Pyne signals more autonomy for unis could mean higher fees for students

Alexandra Hansen, The Conversation

Education minister Christopher Pyne has given his strongest indication yet that university fees will be deregulated, removing the cap on what universities can charge students.

In a speech at The Policy Exchange in London, Minister Pyne declined to pre-empt any budget announcements, but emphasised the deregulatory nature of the Liberal government and insisted universities need more autonomy.

Pyne said the government had already started this process by removing “burdensome” regulations and reporting requirements, and assured they would continue steps to “set higher education providers free”.

Speculation has grown that the government will remove caps on students fees since the release of a report by David Kemp and Andrew Norton, which said the demand-driven system for university places was a net positive, but continued funding may require a rise in student fees.

“Government investment alone is not enough to ensure a well-functioning higher education sector,” Pyne said.

He said Australia’s universities had much to learn from those in the US, with uncapped student fees meaning greater competition and thus higher standards in the sector.

He said the competitive nature of US universities bred a focus on competition for students and student loyalty towards the institutions, which he said often translated into philanthropic donations after graduation.

He quoted University of Adelaide Vice-Chancellor Warren Bebbington who said Australia’s higher education system has the opportunity to be as diverse as the States’, but “without the crippling debts”.

Putting students further into debt and decreasing the equity of the system are the main reasons for opposition to fee deregulation, but Pyne said providing tertiary education at a high standard with a competitive approach meant students would “win out”.

La Trobe University Vice Chancellor John Dewar said given that the government was unlikely to increase spending on higher education, an obvious source of funding would be to increase the proportion of cost that students contribute themselves.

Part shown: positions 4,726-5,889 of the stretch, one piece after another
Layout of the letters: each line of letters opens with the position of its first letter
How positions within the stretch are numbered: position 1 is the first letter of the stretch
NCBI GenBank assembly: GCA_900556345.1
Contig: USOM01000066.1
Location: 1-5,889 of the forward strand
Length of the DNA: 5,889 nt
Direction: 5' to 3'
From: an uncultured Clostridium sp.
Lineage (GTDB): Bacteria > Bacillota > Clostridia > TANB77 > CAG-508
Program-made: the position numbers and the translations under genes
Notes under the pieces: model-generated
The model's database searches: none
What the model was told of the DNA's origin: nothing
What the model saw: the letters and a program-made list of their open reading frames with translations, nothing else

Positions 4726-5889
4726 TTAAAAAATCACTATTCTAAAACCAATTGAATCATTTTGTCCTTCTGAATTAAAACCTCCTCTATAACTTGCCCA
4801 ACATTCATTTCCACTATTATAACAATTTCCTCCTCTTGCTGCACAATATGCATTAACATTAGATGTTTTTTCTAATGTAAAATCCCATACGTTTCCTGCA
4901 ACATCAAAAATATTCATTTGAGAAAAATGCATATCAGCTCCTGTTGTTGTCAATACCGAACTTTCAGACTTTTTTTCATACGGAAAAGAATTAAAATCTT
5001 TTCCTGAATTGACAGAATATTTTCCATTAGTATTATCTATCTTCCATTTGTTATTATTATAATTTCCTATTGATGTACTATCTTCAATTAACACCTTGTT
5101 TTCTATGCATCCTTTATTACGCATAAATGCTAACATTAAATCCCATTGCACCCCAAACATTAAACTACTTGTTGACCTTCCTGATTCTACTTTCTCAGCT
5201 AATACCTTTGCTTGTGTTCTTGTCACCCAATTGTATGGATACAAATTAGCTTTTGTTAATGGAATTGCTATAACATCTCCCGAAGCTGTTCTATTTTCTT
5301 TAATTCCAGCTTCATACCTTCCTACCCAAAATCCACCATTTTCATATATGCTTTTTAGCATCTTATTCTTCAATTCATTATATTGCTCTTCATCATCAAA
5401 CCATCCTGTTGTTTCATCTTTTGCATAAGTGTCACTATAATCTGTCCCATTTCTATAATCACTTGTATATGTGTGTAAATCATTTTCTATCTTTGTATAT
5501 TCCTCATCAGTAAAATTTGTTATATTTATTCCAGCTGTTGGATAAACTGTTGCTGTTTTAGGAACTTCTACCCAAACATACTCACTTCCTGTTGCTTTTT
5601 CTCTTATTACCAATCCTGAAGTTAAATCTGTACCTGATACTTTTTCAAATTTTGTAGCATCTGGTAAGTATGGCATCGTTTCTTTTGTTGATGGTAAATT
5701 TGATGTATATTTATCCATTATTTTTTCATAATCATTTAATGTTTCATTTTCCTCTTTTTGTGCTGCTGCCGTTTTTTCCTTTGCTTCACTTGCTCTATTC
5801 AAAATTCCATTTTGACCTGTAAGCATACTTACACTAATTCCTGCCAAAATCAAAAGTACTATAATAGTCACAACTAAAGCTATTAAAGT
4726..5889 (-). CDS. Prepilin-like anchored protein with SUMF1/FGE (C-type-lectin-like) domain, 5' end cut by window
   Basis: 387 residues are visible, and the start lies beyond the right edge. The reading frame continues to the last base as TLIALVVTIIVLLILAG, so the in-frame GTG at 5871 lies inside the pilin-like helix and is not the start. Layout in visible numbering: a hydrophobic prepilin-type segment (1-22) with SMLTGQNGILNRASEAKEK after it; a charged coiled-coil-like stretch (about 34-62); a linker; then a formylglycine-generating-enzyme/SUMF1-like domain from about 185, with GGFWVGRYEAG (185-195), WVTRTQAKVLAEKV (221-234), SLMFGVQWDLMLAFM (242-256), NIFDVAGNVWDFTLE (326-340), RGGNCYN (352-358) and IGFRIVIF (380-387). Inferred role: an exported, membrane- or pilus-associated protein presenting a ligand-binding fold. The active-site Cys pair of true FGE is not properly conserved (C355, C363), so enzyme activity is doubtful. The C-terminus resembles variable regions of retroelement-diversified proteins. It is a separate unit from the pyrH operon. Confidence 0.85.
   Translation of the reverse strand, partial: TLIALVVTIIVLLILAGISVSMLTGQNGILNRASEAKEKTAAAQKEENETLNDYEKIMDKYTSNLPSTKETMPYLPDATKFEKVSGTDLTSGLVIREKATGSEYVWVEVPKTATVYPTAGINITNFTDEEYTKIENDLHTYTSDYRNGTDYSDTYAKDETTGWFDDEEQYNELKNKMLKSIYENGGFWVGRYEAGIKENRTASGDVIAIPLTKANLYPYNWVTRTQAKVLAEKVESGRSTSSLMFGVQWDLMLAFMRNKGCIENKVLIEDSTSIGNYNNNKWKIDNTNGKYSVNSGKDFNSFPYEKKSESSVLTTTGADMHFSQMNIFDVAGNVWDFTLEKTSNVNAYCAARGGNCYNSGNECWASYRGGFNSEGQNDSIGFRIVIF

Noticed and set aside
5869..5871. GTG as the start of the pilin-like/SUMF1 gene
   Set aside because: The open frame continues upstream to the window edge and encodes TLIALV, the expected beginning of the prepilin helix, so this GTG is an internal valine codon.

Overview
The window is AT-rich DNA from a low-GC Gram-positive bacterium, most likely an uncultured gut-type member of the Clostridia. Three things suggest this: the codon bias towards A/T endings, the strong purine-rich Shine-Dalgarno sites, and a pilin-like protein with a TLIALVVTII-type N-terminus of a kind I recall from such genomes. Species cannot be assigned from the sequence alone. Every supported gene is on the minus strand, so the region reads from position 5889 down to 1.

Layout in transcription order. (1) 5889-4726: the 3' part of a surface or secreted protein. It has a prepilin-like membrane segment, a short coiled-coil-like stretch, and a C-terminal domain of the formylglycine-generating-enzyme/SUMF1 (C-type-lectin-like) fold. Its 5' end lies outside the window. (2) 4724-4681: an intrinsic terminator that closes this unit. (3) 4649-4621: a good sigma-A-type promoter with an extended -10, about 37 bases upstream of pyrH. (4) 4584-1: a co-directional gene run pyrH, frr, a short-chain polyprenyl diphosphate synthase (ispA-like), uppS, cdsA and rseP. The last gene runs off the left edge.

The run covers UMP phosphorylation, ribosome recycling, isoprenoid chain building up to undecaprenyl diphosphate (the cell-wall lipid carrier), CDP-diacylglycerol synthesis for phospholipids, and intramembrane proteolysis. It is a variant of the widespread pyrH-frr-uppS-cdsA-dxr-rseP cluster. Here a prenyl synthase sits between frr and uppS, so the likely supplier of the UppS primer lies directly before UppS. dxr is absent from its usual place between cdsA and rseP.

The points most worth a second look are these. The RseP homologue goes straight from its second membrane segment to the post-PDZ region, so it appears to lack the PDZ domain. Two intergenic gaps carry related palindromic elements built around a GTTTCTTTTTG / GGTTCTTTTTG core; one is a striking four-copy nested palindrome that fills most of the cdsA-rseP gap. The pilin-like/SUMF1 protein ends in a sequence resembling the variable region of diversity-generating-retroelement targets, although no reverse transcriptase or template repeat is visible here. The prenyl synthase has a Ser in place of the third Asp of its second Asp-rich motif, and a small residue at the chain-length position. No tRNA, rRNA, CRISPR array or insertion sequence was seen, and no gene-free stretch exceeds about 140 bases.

Over the last 20 years, government investment per student has steadily declined under both parties in government, Dewar said.

Universities have managed this by expanding rapidly, he said, first, on the back of the boom in international enrolments during the 2000s; and then, from 2009 onwards, through the growth brought about by the demand driven system.

“This dynamic of growth cannot continue – there is now very little unmet student demand locally; the international market is unpredictable; and increased government investment in higher education per student does not seem likely.

“So, the reality is that something has to give if universities are to serve the national interest effectively,

“A deregulation of fee setting is an obvious next step for a government with a deregulatory agenda,” he said.

Dewar said if this was to take place it was vital there was a comprehensive scholarship scheme in place for students who might otherwise be deterred from coming to university by increased charges.

Vice-Chancellor of Queensland University of Technology Peter Coaldrake said the US system illustrated both the promises and pitfalls of deregulation.

“It is not itself a deregulated system, instead it is a sprawling mix of different types with persistent problems with quality alongside the strongest research institutions in the world.

“The task for us is to take what can be beneficial and to avoid the downsides,” Coaldrake said.

He said the emphasis in reform should not be on what institutions or even policy makers might want the sector to look like, but on what present and future students needed.

Co-author of the demand driven system review Andrew Norton said it looked like a key recommendation of his review, to open eligibility to Commonwealth supported places to all domestic students wherever they study, would be accepted.